Proposal to allow specifying a text snippet in a URL fragment

This article is a repost promoting content originally published elsewhere. See more things Dan's reposted.

To enable users to easily navigate to specific content in a web page, we propose adding support for specifying a text snippet in the URL. When navigating to such a URL, the browser will find the first instance of the text snippet in the page and bring it into view.

Web standards currently specify support for scrolling to anchor elements with name attributes, as well as DOM elements with ids, when navigating to a fragment. While named anchors and elements with ids enable scrolling to limited specific parts of web pages, not all documents make use of these elements, and not all parts of pages are addressable by named anchors or elements with ids.

Current Status

This feature is currently implemented as an experimental feature in Chrome 74.0.3706.0 and newer. It is not yet shipped to users by default. Users who wish to experiment with it can use chrome://flags#enable-text-fragment-anchor. The implementation is incomplete and doesn’t necessarily match the specification in this document.

tl;dr

Allow specifying text to scroll and highlight in the URL:

https://example.com##targetText=prefix-,startText,endText,-suffix

Using this syntax

##targetText=[prefix-,]textStart[,textEnd][,-suffix]

              context  |-------match-----|  context

(Square brackets indicate an optional parameter)

This is a feature that I’ve wished that the Web had on many, many occasions. I’m sure you’ve needed it before, too: you’ve wanted to give somebody the URL of (or link to) a particular part of a page but there’s been no appropriately-placed anchor to latch on to. Being able to select part of the text on the page and just copy that after a ## in the address bar would be so much simpler.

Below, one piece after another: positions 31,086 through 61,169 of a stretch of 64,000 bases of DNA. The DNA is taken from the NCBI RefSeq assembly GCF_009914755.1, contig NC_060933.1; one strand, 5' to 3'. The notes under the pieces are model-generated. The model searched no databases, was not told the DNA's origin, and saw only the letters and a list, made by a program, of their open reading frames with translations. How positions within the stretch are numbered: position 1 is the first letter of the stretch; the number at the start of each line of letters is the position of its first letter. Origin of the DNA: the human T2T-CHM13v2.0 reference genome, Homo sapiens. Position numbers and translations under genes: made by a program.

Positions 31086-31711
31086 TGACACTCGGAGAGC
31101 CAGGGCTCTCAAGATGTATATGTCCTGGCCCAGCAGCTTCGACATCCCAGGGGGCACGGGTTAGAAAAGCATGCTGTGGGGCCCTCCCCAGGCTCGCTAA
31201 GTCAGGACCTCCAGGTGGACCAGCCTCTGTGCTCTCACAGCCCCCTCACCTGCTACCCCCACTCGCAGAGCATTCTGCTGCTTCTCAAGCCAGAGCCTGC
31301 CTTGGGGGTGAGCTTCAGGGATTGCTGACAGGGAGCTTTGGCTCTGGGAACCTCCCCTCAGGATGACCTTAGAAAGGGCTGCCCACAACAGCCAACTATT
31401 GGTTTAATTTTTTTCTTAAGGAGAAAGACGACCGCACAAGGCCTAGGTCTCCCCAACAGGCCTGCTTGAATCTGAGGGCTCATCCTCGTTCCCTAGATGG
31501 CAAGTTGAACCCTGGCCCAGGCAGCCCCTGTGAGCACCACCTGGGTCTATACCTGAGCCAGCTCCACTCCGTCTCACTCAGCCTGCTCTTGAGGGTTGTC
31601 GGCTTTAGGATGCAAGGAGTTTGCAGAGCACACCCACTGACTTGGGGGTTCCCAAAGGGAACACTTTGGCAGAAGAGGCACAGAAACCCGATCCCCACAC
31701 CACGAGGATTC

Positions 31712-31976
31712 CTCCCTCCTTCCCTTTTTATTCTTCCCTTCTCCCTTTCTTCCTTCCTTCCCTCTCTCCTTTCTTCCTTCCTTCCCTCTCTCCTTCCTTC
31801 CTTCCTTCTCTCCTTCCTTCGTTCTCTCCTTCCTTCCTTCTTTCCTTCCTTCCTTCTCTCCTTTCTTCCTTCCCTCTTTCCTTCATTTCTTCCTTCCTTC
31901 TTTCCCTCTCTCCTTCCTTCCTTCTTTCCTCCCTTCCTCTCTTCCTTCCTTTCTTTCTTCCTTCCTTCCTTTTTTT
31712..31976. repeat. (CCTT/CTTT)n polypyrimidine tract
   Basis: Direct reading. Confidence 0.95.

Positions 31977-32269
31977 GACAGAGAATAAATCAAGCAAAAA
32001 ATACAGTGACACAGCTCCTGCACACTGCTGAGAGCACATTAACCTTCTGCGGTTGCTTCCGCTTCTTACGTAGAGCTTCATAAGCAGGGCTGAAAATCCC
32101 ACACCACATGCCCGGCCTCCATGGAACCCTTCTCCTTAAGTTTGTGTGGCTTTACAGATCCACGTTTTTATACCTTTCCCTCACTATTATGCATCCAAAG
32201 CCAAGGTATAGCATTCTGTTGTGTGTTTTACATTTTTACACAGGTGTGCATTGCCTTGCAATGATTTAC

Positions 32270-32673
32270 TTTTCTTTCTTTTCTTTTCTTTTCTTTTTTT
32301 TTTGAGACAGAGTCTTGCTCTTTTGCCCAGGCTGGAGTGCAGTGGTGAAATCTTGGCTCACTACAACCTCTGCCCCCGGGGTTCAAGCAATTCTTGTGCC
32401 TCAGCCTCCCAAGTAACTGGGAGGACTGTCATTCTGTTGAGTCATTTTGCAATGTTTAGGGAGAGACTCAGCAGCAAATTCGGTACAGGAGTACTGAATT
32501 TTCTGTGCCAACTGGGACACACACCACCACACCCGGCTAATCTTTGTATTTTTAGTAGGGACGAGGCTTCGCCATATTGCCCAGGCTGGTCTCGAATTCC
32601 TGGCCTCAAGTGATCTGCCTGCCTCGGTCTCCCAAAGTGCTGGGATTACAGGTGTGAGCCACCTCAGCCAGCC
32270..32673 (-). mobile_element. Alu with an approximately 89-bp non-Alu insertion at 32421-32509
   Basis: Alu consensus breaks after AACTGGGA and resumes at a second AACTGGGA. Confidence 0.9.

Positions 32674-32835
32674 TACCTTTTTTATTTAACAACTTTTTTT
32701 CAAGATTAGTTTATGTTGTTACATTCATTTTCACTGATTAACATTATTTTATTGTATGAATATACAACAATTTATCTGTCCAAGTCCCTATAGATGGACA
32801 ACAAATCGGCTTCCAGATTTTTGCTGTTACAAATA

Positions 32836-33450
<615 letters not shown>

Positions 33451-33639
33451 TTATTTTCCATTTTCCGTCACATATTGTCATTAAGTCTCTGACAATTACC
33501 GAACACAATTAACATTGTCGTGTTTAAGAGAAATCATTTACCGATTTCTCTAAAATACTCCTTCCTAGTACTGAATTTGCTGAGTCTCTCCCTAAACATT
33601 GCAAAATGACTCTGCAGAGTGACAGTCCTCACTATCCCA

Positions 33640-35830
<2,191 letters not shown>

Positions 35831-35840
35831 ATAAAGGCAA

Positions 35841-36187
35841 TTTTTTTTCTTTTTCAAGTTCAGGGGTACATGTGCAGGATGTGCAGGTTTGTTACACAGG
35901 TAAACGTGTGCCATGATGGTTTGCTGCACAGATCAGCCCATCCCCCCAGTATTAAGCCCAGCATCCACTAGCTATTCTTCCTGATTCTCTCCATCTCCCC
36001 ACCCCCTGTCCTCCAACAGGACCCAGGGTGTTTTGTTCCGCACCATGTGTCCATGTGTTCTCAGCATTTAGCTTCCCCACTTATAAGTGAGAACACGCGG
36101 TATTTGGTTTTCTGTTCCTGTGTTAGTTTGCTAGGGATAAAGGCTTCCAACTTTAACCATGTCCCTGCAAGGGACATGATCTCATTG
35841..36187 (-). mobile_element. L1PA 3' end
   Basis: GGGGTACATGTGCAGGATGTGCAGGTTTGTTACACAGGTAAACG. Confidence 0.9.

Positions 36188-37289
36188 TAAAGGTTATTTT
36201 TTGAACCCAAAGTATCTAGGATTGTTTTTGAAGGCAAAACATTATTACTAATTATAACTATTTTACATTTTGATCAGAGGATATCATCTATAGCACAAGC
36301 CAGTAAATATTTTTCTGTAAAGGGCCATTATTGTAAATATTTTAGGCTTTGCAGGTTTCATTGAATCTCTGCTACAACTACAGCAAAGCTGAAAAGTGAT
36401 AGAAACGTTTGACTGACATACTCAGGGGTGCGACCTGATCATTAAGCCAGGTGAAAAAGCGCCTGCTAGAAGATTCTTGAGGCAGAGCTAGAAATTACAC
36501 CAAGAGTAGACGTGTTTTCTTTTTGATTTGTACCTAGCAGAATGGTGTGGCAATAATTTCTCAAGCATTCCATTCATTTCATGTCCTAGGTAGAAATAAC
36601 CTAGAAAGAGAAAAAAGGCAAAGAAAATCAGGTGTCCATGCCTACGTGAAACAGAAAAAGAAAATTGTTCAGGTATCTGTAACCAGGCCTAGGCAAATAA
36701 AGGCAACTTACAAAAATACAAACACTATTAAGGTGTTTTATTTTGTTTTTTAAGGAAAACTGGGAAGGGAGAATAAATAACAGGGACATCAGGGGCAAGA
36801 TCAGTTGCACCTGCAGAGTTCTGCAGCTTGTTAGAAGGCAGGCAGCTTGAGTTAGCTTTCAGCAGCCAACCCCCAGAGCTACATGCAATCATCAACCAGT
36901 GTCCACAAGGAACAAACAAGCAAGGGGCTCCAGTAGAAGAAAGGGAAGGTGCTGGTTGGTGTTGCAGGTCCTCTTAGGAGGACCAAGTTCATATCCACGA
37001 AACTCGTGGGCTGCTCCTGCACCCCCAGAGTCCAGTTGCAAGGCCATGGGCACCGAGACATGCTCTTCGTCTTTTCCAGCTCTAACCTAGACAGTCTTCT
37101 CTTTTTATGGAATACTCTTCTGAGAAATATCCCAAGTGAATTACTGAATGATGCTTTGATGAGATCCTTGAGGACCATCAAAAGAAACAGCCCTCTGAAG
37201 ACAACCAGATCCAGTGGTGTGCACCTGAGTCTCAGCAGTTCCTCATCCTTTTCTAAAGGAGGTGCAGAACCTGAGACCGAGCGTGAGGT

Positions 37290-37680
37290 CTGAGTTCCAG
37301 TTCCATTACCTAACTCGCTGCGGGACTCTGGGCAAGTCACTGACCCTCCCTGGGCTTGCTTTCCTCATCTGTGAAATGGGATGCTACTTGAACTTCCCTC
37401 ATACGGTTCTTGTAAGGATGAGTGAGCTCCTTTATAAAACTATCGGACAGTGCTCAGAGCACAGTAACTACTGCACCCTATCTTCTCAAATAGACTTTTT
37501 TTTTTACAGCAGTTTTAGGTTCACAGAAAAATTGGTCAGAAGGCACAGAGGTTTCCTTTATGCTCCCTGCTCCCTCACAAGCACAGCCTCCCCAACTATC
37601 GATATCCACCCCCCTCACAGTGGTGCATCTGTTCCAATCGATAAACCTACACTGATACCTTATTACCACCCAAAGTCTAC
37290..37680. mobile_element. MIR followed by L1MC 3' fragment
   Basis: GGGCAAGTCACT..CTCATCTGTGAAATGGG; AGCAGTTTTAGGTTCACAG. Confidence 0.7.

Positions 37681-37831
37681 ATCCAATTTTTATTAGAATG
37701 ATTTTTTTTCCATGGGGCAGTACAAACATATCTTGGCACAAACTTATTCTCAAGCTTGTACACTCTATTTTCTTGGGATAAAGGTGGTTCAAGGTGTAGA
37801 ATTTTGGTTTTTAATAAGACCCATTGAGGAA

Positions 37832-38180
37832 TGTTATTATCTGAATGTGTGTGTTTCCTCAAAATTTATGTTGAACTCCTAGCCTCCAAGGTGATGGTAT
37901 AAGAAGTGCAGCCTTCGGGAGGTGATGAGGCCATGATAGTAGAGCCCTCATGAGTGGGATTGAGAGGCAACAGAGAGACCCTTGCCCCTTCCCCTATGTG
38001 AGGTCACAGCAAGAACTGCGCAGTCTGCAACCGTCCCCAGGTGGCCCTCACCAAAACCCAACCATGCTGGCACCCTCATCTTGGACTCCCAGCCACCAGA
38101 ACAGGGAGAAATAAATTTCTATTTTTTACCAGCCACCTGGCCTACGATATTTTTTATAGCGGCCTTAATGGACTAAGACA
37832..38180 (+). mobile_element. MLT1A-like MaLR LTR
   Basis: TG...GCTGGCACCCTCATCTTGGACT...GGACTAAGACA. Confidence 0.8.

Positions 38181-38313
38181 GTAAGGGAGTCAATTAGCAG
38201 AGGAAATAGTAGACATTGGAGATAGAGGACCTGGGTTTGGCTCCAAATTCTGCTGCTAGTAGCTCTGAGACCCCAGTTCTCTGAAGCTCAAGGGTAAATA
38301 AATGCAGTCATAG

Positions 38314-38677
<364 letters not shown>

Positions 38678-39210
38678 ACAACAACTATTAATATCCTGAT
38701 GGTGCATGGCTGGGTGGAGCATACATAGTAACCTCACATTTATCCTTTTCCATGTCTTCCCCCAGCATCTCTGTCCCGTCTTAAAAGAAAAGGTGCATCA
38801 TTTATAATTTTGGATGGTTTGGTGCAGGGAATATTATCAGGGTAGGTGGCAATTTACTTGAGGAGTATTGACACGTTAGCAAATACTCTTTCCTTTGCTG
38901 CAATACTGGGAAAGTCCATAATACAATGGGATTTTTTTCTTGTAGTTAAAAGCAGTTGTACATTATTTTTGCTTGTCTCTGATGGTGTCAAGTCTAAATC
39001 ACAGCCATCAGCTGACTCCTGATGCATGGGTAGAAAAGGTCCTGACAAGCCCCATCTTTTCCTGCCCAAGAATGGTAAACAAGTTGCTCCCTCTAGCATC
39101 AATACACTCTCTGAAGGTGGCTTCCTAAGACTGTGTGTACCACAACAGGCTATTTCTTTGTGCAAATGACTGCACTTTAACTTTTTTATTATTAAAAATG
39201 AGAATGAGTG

Chrome's experimental fragment text link targetting
Naturally, I tried this experimental feature out on this very web page; it worked pretty nicely!

Chrome’s implementation is somewhat conservative, requiring a prefix of ##targetText= (this minimises the risk of collision with other applications which store/pass data via hashes), but it’s still pretty full-featured, with support for prefixes and suffixes to the text to-be-selected. I quite like it, but of course it needs running down the standards track before it can be relied upon as anything other than a progressive enhancement.

I do wonder, though, whether this will be met with resistance by ad/subscription-supported content creators as a new example of the deep linking they seem to hate so much.

(with thanks to Jeremy Keith for sharing this)

A Conspiracy To Kill IE6

This article is a repost promoting content originally published elsewhere. See more things Dan's reposted.